High blood sugar can lead to a multitude of health issues. Mainly, it can lead to diabetes, which is what an estimated 34.2 million people have in the United States. If you have high blood sugar, that means there is too much sugar in your blood. This is because either your body has too little insulin or your body isn’t functioning with insulin properly.
Although it may seem uncontrollable at times, there are ways to manage your high blood sugar. Changing your lifestyle habits as well as your diet can help maintain it. This means cutting out some foods that may be doing more harm than good for your body (even if they are some of your favorites). We’ve compiled a list of the worst foods you could eat if you have high blood sugar. Once you read through them, be sure to check out 4 Eating Habits Secretly Increasing Your Blood Sugar, Say Dietitians.
“Many fruit-flavored yogurts are packed with more sugar than some desserts,” says Sarah Anzlovar, RD, a registered dietitian and owner of Sarah Gold Nutrition. “Instead, try plain Greek or Icelandic yogurt and add a little honey to sweeten it yourself.”
Smoothie bowls are just bowls of, you guessed it, smoothies! Just with a little more decor on top, made up of more fruit, nuts, and some other toppings. The most common one is the acai bowls, made up of deep purple fruit. Although delicious, and typically nutritious, premade ones don’t have the same effect as a fresh bowl.
“Nothing against fruit or smoothies, but when you buy a pre-made smoothie, your smoothie most likely will be made mostly from fruit juices such as a blend of apple juice and pineapple juice mixed together and it lacks any form of dietary fiber and protein,” says Roxana Ehsani, MS, RD, CSSD, LDN, and National Media Spokesperson for the Academy of Nutrition and Dietetics.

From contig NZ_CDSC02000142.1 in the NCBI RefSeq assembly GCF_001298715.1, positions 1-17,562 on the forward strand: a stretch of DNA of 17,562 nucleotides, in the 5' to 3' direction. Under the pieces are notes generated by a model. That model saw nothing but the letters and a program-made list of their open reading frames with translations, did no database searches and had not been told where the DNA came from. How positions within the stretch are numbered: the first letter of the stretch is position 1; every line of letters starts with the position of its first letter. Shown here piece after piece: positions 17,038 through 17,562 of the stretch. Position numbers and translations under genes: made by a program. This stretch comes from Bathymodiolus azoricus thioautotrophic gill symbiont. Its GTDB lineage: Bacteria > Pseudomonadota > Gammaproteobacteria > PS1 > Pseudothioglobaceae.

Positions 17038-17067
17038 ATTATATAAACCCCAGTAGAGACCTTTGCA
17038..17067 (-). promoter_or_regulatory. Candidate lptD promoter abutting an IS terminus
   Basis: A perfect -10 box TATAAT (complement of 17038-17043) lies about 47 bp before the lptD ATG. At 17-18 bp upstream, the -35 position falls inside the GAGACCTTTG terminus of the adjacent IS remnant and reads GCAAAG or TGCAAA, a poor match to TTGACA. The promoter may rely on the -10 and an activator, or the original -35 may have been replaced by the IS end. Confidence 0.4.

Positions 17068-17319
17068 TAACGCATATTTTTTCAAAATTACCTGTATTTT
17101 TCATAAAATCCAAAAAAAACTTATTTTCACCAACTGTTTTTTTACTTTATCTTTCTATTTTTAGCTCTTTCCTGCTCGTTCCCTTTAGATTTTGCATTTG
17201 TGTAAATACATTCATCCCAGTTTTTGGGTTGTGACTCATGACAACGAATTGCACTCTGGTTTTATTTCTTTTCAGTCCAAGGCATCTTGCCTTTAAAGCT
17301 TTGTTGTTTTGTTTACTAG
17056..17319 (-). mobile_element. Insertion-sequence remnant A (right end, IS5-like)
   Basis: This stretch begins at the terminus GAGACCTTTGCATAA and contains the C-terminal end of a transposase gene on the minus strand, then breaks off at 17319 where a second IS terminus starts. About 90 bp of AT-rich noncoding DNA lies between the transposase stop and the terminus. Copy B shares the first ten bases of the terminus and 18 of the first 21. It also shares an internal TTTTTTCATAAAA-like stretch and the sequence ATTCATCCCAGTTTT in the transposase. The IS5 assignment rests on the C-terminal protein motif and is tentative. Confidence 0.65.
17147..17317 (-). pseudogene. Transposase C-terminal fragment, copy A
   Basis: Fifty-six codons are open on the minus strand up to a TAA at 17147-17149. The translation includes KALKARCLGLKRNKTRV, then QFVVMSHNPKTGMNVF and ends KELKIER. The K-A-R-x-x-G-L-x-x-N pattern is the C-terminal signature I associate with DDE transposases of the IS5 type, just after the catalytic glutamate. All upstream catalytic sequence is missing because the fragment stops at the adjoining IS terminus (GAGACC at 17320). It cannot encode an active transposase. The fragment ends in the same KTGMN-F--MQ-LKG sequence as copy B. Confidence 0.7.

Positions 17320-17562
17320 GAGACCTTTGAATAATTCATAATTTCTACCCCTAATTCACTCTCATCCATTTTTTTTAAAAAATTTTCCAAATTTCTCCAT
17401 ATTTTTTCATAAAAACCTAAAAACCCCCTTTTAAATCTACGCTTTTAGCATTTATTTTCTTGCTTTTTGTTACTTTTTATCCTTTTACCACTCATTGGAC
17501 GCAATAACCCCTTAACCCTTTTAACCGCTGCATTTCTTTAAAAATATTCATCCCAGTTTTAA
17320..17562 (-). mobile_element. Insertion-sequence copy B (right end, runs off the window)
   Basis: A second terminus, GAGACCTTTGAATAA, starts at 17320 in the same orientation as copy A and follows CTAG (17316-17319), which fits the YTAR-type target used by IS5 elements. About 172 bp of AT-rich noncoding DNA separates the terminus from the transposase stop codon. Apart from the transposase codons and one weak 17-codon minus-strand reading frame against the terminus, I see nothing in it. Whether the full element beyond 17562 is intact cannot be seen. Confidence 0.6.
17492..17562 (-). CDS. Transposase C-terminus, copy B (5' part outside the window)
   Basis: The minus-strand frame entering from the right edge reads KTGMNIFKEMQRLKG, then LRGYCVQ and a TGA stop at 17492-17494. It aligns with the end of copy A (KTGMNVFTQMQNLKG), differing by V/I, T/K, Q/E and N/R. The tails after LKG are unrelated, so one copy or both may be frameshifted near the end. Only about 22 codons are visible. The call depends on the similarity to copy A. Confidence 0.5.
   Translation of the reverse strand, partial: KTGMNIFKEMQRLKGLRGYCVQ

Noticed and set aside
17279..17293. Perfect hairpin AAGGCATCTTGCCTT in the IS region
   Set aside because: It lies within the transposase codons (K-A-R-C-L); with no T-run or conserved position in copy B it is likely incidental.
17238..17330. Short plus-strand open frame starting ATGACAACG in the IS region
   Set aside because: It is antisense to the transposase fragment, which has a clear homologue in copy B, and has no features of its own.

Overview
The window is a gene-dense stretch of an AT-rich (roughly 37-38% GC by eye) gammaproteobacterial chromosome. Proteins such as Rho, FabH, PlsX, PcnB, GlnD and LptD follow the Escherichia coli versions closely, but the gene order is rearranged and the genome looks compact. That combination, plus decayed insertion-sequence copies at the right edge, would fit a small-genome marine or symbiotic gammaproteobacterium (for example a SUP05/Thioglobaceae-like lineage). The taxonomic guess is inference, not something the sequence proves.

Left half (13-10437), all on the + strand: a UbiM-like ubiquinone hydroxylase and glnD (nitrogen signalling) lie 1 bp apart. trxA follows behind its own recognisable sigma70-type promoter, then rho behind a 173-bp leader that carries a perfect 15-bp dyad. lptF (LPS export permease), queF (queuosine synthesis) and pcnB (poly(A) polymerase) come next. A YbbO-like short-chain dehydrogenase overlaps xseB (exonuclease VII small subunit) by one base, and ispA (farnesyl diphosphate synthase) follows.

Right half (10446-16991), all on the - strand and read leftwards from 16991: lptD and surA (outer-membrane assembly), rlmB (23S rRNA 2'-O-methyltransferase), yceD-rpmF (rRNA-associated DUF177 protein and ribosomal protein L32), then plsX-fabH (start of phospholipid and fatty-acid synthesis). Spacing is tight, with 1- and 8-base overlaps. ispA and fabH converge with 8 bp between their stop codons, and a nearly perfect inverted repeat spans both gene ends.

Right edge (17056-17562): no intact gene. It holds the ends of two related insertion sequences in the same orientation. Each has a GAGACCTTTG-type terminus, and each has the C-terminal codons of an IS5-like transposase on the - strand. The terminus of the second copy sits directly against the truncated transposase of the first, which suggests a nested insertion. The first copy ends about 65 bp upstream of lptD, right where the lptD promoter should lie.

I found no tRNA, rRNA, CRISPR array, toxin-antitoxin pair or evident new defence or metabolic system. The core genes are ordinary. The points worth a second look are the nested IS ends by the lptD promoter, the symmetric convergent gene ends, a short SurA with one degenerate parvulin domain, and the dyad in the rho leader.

Ehsani continues to say that both dietary fiber and protein are rare to find in pre-made smoothies and smoothie bowls. A lot of those pre-made bowls found in the grocery stores are high in total carbohydrates, which will increase your already high blood sugar even more.
Instead, she believes it’s best to make your smoothies and smoothie bowls at home. Or, ask your local smoothie shop to add some real fruit—both fresh and frozen work.
“Limit the fruit juice,” says Ehsani. “Instead, use milk or non-dairy milk, or even kefir, and add a source of fiber such as fresh or frozen fruit. Plus, some seeds or nuts like chia seeds or flax seeds.”
She says you can even add a scoop of peanut butter, protein powder, or Greek yogurt to keep your blood sugar more stable with extra protein added in it.
According to Melissa Azzaro, RDN, LD, a registered dietitian and podcast host at Hormonally Yours, foods high on the glycemic index raise blood sugar faster than foods that are lower on the glycemic index. This includes white bread, white rice, potatoes, soda, and snacks like potato chips and pretzels.
However, you don’t need to rule them out completely.
“The glycemic index only measures foods when eaten alone,” says Azzaro. “So, to lower their impact on blood sugar, don’t eat them alone and instead pair them with foods high in protein and fiber.”
“You might be overwhelmed by all the choices in the grocery aisles, especially when it comes to the cereal aisles,” says Ehlani. “Some cereals may be really high in total carbohydrates and lack both dietary fiber and protein, two nutrients that will keep your blood sugar stable and in control.”
If you’re unsure of which cereals to choose from, Ehlani suggests that it’s best to opt for a cereal that has at least three grams of dietary fiber per serving and at least three grams of protein per serving.